By Keigo Higashino
Excerpt of A Midsummer’s Equation
Kyohei threw his backpack down on the empty seat and glanced at the man sitting opposite him. He was wearing a dress shirt and blazer and didn’t look much like a tourist. His long legs were crossed, and he was reading a magazine through rimless glasses. The cover of the magazine had some complicated pattern on it and a bunch of words Kyohei didn’t know. Nose buried in his reading, the man hadn’t noticed him.
Across the aisle, a heavy, older man with white hair and an old woman with a round face were seated across from each other. The woman poured from a plastic bottle into a cup and handed it to her husband. He took it from her with a scowl and drank it down, mumbling something about her giving him too much. These two weren’t dressed like tourists, either. They looked like old folks from the country, going home.
The train lurched into motion. Kyohei opened his backpack and took out a plastic bag with his lunch inside. The rice balls wrapped in aluminum foil were still warm. A small Tupperware container held some fried chicken and grilled egg, both favorites of his.
He drank some water out of a bottle and crammed one of the rice balls into his mouth. He could already see the ocean outside the window. There was a blue sky today, and sunlight glittered off the waves in the distance, beyond the white spray closer to shore.
“It’ll just be for a little bit, while we’re in Osaka,” his mother had told him. That was three days ago. “You’d rather go play in the ocean than stay up here alone, wouldn’t you?” Until then, Kyohei had never considered the possibility of going all by himself to stay with relatives so far away.
“You sure he’ll be okay?” his father had asked, tipping back a glass of whiskey. “Hari Cove’s a long way away.”
“He’ll be fine. He’s in fifth grade already. You know, I heard that the Kobayashis’ little girl Hana went all the way to Australia by herself,” his mother had replied, her fingers typing away at her computer. His mother made a habit of tallying sales for the day in the living room each evening. “Hari Cove is only in Shizuoka. That’s practically next door.”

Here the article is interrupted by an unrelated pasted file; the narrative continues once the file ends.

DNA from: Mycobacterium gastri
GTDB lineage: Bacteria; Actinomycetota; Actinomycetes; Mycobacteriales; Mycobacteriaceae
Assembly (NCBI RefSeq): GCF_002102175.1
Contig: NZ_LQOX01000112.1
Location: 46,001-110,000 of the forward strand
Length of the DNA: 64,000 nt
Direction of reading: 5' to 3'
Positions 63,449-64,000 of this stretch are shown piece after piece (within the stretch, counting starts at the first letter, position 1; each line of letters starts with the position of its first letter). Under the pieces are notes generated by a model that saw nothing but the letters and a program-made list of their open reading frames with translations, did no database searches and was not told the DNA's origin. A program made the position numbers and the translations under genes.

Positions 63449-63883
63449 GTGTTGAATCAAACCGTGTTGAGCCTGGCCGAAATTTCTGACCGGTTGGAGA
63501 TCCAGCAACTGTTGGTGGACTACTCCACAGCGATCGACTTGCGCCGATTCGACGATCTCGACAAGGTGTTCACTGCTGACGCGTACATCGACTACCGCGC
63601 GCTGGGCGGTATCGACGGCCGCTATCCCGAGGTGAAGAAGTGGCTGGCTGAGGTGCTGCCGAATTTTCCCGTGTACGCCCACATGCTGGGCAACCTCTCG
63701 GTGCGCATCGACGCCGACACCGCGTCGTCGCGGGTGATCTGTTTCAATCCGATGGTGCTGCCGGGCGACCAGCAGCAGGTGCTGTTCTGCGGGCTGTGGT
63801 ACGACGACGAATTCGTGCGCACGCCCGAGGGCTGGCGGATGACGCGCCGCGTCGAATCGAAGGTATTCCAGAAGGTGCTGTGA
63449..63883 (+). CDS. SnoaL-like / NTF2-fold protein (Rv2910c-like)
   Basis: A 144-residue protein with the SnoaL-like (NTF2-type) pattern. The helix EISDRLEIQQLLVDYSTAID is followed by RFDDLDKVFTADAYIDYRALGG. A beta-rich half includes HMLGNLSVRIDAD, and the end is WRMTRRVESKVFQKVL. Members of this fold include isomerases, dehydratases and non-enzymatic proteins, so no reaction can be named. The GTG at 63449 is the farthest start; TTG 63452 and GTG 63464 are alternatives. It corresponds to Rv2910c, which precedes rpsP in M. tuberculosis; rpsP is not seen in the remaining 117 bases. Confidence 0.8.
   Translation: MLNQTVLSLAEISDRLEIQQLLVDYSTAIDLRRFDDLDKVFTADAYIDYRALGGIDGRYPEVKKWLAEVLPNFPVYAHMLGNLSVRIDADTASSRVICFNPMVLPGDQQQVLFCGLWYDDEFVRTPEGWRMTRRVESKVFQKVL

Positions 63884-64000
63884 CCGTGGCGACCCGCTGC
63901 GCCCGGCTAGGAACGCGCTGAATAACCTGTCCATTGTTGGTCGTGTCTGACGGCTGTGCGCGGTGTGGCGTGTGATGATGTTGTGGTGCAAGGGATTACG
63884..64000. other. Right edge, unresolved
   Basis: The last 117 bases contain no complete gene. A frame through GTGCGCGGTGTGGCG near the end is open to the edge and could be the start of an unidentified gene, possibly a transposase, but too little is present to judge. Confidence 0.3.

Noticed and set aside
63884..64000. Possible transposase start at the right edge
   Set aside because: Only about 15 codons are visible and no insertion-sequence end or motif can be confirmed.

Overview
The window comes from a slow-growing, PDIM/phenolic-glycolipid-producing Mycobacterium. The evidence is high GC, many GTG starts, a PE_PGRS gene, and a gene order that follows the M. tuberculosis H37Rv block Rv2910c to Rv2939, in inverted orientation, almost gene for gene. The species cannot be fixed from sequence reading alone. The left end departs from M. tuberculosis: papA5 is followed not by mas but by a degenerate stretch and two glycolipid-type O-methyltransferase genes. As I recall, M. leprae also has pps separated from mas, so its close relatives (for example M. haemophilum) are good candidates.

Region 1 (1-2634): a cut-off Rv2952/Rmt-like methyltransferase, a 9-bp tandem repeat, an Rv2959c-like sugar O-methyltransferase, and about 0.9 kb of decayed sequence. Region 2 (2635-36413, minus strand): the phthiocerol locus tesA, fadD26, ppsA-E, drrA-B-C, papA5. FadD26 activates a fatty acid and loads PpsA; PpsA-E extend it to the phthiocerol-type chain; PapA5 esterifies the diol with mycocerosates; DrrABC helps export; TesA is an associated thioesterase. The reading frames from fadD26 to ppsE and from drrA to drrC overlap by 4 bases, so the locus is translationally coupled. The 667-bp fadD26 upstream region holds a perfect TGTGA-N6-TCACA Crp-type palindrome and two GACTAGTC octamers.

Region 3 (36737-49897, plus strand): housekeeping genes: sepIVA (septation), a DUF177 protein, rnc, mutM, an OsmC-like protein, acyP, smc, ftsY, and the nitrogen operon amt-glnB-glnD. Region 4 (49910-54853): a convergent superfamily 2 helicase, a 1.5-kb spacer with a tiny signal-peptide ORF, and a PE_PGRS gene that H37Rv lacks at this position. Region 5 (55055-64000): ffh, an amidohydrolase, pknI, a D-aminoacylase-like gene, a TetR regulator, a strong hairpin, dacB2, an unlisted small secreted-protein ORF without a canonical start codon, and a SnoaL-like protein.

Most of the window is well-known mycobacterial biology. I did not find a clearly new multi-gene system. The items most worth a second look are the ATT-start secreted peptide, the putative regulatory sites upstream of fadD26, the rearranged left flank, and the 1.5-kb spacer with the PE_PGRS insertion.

“Yeah, but her parents took her to the airport, and her relatives picked her up at the other end. All she had to do was ride on the airplane. That’s easy.”
“It’s the same thing. He only has one change off the bullet train. And they’re not that far from the station once he’s there. I’ll give you a map.” She said this last part to Kyohei directly.
“Sure,” Kyohei said, his eyes glued to the game in his hands. There was no point in protesting. No matter what he said, his fate was sealed: he would waste away in the boring countryside while his parents were in Osaka. The same scene had played out many times before. Back when his grandmother was still alive, they’d send him to her house west of Tokyo. But she’d passed away the year before, and now it was the same deal, only he had to go further to stay with his aunt and uncle.
Kyohei’s parents ran a small clothing boutique. It kept them busy, and they were forever running off to this place or that, trying to sell their latest designs. Sometimes Kyohei would go with them, if he didn’t have school. He was fine spending a night alone by himself, too.
This time, they would be gone all week. They were going to Osaka to open a new shop.
“I guess you are in fifth grade already,” his father had said with a shrug. “Listen, Kyohei, have fun at the ocean. You get a whole week. The food’s great down there. I’ll tell your aunt to stuff you full of fresh fish.” His voice was a little slurred with the whiskey. And that was the end of it. His parents might have given the appearance of having an actual discussion, but its conclusion was set in stone from the very beginning.